One nation under God, and under surveillance

SnowdenSo a 29-year-old man, Edward Snowden, earning $122,000 a year as a security analyze, whom law professor Jeffrey Toobin describes as an expert on absolutely nothing, takes classified intelligence material and gives it to a Guardian newspaper reporter, Glenn Greenwald, to do with it as he will.

Snowden, who had signed an agreement with his employer not to reveal any of the information he was privy to, knew that he had broken the law, fled to Hong Kong or wherever, and is waiting to be apprehended.

Snowden and many of his now-followers believe he has given the world our country’s intelligence secrets that will destroy the CIA, at the same time revealing to our citizens how extensively our country has spied on us, totally destroying our privacy.


Does anybody really believe we have any privacy? There is nothing Snowden has given to the world that the world and those who want to kill us, don’t already have.

Our government’s permission to spy on us was granted by our congressmen and congresswomen in their approval of the Patriot Act of October 26, 2001, 45 days after we were attacked by Al Queda. The Patriot Act was read by only a few congressmen and women and with barely any debate.

Many in and out of government spoke and wrote against the act as being unconstitutional, that is, in violation of the Fourth Amendment of the Bill of Rights of the Constitution preserving the rights of privacy by placing restrictions on searches and seizures. Nonetheless, provisions of the Patriot Act have been extended several times, the last being on May 26, 2011 for four years. These extensions were not done in secret, but with the full knowledge of Congress.

Activists Rally In New York In Support Of NSA Whistleblower Edward Snowden

Many who are now frightened at the loss of their privacy because of the Patriot Act have likely not been aware of the act itself, or of its extensions through the years. In the meantime much of the guarantee of privacy of the Fourth Amendment has withered as the scope of the world-wide internet has grown almost beyond comprehension.

It is very probable that the very people who are now the most outraged to learn of their so-called loss of privacy which they believe their government as appropriated, are the people who are the least informed of the specifics and extent of the Patriot Act.

Snowden’s revelations to the world are hollow. A just punishment  for his breaking the law would not be prison; it would be our indifference. He hides, we don’t look for him. Nor do we give Ron Paul and his fiery indignation, or Glenn Greenwald any more face time. As for Daniel Ellsworth who gave a “shout out” to Snowden, and is history’s primo whistleblower having some input in ending the Vietnam War, the internet world left him behind in the Lyndon Johnson age.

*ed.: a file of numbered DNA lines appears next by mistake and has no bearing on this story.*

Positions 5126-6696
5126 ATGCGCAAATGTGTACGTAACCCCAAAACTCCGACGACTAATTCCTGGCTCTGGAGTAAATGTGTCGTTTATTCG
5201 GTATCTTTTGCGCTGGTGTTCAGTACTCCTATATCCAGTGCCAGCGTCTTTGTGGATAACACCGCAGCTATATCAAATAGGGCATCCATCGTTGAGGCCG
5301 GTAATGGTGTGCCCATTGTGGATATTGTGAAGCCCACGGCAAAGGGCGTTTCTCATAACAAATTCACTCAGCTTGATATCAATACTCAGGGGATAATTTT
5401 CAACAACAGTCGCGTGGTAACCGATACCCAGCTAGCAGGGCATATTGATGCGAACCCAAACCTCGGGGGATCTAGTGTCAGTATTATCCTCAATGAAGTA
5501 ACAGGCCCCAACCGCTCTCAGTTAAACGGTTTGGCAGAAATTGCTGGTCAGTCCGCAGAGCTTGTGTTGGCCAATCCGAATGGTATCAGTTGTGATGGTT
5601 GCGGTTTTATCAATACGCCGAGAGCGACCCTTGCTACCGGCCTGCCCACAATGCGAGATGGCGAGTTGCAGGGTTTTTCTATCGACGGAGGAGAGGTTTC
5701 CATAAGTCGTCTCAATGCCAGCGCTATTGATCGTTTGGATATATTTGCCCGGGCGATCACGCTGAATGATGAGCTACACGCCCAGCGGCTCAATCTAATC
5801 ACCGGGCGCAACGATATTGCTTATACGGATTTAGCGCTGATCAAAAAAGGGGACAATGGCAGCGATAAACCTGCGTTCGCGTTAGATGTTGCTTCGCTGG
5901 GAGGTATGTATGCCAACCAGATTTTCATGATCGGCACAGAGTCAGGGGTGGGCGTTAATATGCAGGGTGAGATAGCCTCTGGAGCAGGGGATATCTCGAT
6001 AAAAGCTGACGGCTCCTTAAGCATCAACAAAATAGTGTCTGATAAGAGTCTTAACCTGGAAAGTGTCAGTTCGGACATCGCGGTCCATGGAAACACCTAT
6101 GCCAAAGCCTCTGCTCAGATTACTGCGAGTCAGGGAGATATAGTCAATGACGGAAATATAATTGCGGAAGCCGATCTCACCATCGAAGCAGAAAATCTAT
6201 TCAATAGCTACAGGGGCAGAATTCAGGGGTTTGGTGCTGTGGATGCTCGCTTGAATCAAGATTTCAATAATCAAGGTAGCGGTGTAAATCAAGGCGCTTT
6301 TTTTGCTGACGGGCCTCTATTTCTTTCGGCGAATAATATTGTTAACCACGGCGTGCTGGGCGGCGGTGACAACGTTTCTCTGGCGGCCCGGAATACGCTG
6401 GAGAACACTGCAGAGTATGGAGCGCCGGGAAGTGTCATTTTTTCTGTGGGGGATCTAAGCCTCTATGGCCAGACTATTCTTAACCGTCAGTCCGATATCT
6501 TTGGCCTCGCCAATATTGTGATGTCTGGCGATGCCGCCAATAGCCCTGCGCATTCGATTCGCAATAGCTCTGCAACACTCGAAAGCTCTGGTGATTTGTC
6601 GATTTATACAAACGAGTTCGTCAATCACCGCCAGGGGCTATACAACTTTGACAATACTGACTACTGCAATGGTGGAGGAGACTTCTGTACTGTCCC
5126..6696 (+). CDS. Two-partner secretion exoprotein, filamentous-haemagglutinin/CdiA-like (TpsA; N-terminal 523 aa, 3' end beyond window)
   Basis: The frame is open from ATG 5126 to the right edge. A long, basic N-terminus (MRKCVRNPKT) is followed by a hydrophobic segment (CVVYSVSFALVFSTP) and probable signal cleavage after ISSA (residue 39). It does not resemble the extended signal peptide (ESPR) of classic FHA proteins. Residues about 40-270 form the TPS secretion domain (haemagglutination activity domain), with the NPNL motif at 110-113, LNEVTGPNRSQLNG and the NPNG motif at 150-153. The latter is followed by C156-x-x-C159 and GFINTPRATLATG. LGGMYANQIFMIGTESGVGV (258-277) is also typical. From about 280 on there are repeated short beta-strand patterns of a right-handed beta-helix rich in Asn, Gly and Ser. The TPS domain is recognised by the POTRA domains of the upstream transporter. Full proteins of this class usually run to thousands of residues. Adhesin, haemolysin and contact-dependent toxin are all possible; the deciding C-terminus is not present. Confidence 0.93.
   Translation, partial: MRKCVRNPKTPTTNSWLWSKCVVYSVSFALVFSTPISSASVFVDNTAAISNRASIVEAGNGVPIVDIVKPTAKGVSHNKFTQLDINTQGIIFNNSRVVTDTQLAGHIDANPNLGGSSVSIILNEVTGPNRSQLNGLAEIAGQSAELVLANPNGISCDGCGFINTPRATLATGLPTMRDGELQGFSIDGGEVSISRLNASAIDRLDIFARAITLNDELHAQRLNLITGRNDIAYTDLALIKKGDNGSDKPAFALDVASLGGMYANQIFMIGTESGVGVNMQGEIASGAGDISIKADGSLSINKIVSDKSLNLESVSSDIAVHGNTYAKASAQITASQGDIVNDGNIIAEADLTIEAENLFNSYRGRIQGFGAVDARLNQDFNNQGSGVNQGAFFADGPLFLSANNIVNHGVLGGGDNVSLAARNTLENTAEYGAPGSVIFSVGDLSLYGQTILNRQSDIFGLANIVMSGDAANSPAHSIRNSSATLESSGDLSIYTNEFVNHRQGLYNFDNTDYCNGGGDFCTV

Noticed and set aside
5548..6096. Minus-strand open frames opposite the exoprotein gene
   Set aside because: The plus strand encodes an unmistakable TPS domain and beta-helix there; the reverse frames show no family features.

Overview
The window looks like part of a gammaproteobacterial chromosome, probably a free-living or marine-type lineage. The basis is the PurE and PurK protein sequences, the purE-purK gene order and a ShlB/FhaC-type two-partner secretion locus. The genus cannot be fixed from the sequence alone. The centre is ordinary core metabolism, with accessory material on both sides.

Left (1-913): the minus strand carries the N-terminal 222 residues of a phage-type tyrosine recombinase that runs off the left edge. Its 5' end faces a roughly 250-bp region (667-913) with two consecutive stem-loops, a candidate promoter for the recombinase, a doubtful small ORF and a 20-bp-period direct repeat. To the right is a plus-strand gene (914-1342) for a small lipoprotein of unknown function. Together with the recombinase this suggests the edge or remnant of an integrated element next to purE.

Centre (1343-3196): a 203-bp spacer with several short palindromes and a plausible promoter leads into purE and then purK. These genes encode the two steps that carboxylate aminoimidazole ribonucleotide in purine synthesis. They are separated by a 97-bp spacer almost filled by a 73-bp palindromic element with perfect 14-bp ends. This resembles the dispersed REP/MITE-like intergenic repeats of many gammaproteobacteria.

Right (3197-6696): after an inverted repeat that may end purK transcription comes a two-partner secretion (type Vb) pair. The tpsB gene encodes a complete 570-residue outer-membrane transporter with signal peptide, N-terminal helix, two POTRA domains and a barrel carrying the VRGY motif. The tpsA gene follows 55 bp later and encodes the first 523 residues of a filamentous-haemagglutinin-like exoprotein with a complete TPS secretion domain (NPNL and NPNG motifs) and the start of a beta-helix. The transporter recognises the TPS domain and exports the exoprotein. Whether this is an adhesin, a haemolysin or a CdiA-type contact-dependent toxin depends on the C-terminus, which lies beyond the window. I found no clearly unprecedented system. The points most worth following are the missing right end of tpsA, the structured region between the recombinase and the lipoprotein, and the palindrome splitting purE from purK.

It may surprise readers here to learn that I was ferociously opposed to the passage of the Patriot Act in 2001, believing it took away our civil liberties. But after these twelve years I understand many of those liberties, especially privacy, no longer exist.

Spy away, government!  What you can’t find on some of my records, just check Gmail, Netflix, Verizon, Citibank, Ralphs, Palm Desert library, and other sources. The have it all.

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About June Stephenson

June Stephenson is the author of 20 books about women’s issues, parental responsibility, the humanities, philosophy, comparative religion, music, architecture, parenting, sexual abuse, child abuse, spousal abuse, incest, crime, women’s studies, aging, tyranny, family, marriage, and divorce. The accomplished author has a degree from Stanford in economics and a Ph.D. in psychology with 25 years of teaching experience in history and English. Stephenson’s well-researched and documented approach combined with an easy-to-read style, offers readers enrichment and enjoyment. She also is an award-winning artist with many red ribbons from juried art shows throughout California. Stephenson has two daughters and two granddaughters, and lives in Palm Desert, California, with her Labradoddle named Happy.

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